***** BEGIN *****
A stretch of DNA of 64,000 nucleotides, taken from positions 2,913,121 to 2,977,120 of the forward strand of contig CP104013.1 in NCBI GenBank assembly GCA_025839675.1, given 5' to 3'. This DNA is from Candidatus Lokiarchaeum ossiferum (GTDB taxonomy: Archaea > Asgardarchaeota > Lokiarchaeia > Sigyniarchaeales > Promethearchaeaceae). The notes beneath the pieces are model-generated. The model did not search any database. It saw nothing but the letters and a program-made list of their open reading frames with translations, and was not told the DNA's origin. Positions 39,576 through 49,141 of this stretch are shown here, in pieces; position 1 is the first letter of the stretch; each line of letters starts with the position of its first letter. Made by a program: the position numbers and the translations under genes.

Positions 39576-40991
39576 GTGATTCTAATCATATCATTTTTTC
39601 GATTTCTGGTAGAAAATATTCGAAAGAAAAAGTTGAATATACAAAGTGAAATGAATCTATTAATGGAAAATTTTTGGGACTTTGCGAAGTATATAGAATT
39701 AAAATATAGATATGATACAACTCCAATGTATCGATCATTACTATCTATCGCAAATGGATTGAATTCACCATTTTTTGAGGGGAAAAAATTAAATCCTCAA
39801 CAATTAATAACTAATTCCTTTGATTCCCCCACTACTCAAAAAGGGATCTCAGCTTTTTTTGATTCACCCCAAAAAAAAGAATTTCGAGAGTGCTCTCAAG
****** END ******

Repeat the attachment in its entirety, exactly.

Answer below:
A stretch of DNA of 64,000 nucleotides, taken from positions 2,913,121 to 2,977,120 of the forward strand of contig CP104013.1 in NCBI GenBank assembly GCA_025839675.1, given 5' to 3'. This DNA is from Candidatus Lokiarchaeum ossiferum (GTDB taxonomy: Archaea > Asgardarchaeota > Lokiarchaeia > Sigyniarchaeales > Promethearchaeaceae). The notes beneath the pieces are model-generated. The model did not search any database. It saw nothing but the letters and a program-made list of their open reading frames with translations, and was not told the DNA's origin. Positions 39,576 through 49,141 of this stretch are shown here, in pieces; position 1 is the first letter of the stretch; each line of letters starts with the position of its first letter. Made by a program: the position numbers and the translations under genes.

Positions 39576-40991
39576 GTGATTCTAATCATATCATTTTTTC
39601 GATTTCTGGTAGAAAATATTCGAAAGAAAAAGTTGAATATACAAAGTGAAATGAATCTATTAATGGAAAATTTTTGGGACTTTGCGAAGTATATAGAATT
39701 AAAATATAGATATGATACAACTCCAATGTATCGATCATTACTATCTATCGCAAATGGATTGAATTCACCATTTTTTGAGGGGAAAAAATTAAATCCTCAA
39801 CAATTAATAACTAATTCCTTTGATTCCCCCACTACTCAAAAAGGGATCTCAGCTTTTTTTGATTCACCCCAAAAAAAAGAATTTCGAGAGTGCTCTCAAG